As a result of the deliberations of the standing committee of the National People’s Congress on June 30th 2012, a new exit-entry law came into effect on July 1st 2013. This replaces a pair of existing laws, one for Chinese nationals and one for foreigners, unchanged since the eighties and seen by many to be in need of a significant overhaul. Order 637, resulting from the 15th standing committee (July 3rd 2013) and due to take effect on September 1st 2013, provides implementation rules for the aforementioned law. Both documents introduce their own novelties, and we shall look into some key concepts and changes from each one separately.
Key Changes – New Law
– The law introduces a new visa category, namely ‘talent introduction’, for foreign experts deemed by China to be urgently needed (see R-visa in next section).
– For all such offences that require deportation, and are deemed sufficiently serious, a 10-year travel ban to China will be imposed. The decision to deport rests with the responsible Public Security Bureau (PSB) and cannot be appealed. Lesser travel bans and voluntary departures are also available for lesser offences. In general, the new law signifies an era of more severe punishments for offences covered by its scope.
– For several offences, a system of fines is detailed. A person staying illegally will be fined RMB 500 per day (not exceeding RMB 10 000 in total) and may be detained anywhere from 5 to 15 days. With regard to illegal employment, the fine for the employer will be RMB 10 000 per illegal employee (not exceeding RMB 100 000). Illegal earnings will be confiscated and both the employee and the person/organisation who introduced him or her to the work (thus encouraging the illegal activity) are liable for RMB 5000 – 20 000 and RMB 5000 per person introduced (not exceeding RMB 50 000) respectively. What constitutes the illegal employment of foreigners is detailed in the law, and includes (but is not limited to) working without a work permit or beyond its scope.
– Apart from the usual reasons, detailed in pre-existing laws (such as a decision of a People’s Court to this effect for unsettled civil cases), aliens will not be allowed to leave China should they default on payments to workers and if a decision to this effect is taken by a relevant government office (see Article 28 for a list of these).
– A residence permit or certificate obtained for employment purposes can have a validity anywhere between 90 days and 5 years (the minimum used to be 180 days). A residence permit obtained for purposes unrelated to employment can have a validity anywhere between 180 days and 5 years.
– Employers must now report the foreigners they recruit to the relevant PSB. There is a general obligation for all to report those who are working (or staying, or entering) illegally.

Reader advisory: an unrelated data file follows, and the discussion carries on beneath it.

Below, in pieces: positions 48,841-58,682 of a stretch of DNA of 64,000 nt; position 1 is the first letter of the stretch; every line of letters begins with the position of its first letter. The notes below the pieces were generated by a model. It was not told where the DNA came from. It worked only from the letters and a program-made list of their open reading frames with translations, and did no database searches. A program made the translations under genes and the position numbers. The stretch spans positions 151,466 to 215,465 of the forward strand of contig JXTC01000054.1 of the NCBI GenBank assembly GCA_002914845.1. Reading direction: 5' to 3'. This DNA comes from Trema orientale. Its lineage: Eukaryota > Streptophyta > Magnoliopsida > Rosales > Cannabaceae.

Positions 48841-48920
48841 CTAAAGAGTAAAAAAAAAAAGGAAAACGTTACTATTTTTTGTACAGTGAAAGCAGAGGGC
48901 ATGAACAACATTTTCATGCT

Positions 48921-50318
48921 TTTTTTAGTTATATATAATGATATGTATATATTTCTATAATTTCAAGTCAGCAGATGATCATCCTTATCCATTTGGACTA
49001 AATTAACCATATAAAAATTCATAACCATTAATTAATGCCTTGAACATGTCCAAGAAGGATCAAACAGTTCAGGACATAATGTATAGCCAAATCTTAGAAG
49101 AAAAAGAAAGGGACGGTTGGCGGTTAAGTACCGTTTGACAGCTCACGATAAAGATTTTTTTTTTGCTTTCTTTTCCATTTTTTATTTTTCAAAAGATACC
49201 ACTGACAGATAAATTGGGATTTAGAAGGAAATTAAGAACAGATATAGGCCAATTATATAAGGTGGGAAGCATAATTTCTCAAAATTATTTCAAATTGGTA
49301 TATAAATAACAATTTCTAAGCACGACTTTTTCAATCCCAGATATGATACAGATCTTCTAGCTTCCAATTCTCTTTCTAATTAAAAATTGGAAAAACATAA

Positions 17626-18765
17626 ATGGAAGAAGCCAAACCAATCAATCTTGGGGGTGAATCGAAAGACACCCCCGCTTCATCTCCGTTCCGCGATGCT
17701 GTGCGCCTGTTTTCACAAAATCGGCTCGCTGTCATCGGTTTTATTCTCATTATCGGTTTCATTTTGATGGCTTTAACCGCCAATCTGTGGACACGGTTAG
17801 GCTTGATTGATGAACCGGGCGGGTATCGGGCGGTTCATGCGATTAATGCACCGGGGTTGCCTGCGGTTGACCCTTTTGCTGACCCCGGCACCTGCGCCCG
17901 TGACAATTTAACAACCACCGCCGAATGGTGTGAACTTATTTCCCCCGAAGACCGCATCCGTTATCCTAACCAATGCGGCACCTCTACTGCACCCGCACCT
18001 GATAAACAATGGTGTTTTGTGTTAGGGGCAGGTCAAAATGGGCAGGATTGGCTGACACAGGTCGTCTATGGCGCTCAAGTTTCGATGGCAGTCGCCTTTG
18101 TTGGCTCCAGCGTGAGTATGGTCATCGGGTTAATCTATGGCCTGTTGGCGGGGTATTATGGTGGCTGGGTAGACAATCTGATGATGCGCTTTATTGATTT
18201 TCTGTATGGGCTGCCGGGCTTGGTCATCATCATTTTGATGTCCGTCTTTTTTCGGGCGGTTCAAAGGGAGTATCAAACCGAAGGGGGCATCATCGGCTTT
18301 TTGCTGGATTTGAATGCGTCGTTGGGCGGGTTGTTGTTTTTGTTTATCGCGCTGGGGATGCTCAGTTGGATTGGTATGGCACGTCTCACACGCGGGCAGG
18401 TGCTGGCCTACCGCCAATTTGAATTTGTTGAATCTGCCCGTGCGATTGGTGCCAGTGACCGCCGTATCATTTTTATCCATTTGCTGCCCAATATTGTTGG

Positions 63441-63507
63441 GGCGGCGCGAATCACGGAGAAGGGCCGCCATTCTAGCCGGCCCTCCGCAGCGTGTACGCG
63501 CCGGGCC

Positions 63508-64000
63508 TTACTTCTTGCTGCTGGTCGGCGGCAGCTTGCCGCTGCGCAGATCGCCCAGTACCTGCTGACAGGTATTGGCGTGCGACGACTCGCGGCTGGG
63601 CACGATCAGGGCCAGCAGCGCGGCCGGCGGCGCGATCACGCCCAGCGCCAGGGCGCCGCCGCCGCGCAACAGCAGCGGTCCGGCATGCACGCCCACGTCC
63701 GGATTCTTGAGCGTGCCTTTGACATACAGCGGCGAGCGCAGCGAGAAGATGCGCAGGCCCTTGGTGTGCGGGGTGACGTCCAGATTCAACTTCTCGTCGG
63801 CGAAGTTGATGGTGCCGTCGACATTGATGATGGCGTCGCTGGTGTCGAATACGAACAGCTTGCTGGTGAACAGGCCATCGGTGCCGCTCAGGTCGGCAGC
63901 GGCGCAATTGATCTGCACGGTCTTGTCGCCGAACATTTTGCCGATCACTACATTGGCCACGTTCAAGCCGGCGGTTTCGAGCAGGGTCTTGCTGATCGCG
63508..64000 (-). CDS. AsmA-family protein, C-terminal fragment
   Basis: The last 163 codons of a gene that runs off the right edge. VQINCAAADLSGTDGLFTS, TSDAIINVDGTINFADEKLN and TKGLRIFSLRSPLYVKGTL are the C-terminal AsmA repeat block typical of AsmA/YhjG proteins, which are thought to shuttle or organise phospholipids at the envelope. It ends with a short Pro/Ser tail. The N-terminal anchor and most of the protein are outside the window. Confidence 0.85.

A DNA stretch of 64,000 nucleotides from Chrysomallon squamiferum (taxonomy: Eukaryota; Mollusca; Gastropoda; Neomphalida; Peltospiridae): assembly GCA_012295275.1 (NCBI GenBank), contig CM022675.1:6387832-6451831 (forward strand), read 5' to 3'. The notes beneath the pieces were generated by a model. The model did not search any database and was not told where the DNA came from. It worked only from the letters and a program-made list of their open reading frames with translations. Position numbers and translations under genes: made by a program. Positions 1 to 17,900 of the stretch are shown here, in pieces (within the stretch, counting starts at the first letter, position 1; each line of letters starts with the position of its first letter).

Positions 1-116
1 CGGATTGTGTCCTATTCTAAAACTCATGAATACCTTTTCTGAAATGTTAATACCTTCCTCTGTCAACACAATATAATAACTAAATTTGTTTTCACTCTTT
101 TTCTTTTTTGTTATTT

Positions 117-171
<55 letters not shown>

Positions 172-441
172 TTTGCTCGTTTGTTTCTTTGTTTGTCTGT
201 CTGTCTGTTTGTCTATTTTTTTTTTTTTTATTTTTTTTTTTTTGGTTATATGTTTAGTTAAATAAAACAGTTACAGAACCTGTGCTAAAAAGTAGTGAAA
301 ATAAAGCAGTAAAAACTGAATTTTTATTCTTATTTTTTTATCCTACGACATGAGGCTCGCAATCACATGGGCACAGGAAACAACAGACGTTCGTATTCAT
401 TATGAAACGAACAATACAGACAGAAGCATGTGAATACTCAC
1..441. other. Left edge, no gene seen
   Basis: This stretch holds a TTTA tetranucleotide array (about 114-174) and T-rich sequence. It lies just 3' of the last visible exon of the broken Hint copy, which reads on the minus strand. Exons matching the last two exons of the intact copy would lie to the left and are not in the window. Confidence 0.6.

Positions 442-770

– Aliens applying for the above permit will now have to provide some biometric information. The law gives the example of fingerprints.
– Security organs are allowed to forbid foreigners from establishing residences or workplaces in certain areas, requiring those already established to move.
– The visa issuing office is not required to provide a reason for denying a visa to an alien, and no appeal route is provided. This level of discretion had yet to be sanctioned by law.
– Under article 47, aliens having made, among other things, ‘outstanding contributions’ to China’s development may qualify for permanent residence.
– The law recognises, and makes provisions for, those who apply for or are granted with the status of refugee.
Key Changes – Implementing Regulation
The summaries of the types of ordinary visas, as listed in the implementing rules, are given here together with how they compare to their pre-01/09/2013 counterparts.
The implementing rules also provide an outline for the application process for each type of visa. For example, one must provide the required work permit for a Z-visa (and other related documents). For an R-visa, the documents from a relevant Chinese authority expressing its need for said expert must be provided. Unpaid foreign staff may use an F or M-visa, whereas any paid employment would come under the scope of a Z-visa. The types of residency certificates or permits available are also briefly detailed below.
It is also worth noting that:
– The extension of a visa cannot exceed the time in China that was granted in the original visa. The visa type cannot be changed however (in other words, one may not change an F-visa to M-visa during their stay, though they may extend their F-visa should they wish to).
– A visa expires at midnight Beijing time on the provided expiry date.
– An R-visa for foreigners above 60 years old will be issued on a case by case basis and may require, for approval, additional documentation
It appears many of these changes have come to strengthen the crackdown on immigration-related offences. Punishments are stricter, and more numerous than before. As for the implementing rules, the only great novelty is the R-visa, which will smoothen the way for China’s use of foreign talent. Other categories seem to only be introduced to make the system, in general, more specific. In other words, categories used to be wider in both scope (ie each one being available for many purposes) and time (ie fewer distinctions relating to length of stay were available).
is glad to provide advice on work permits, residency visas for employees and family members and many business-related matters to accompany you through these procedures pursuant to the regulations of Chinese government authorities. If you would like more details, do not hesitate to get in touch with one of our professionals.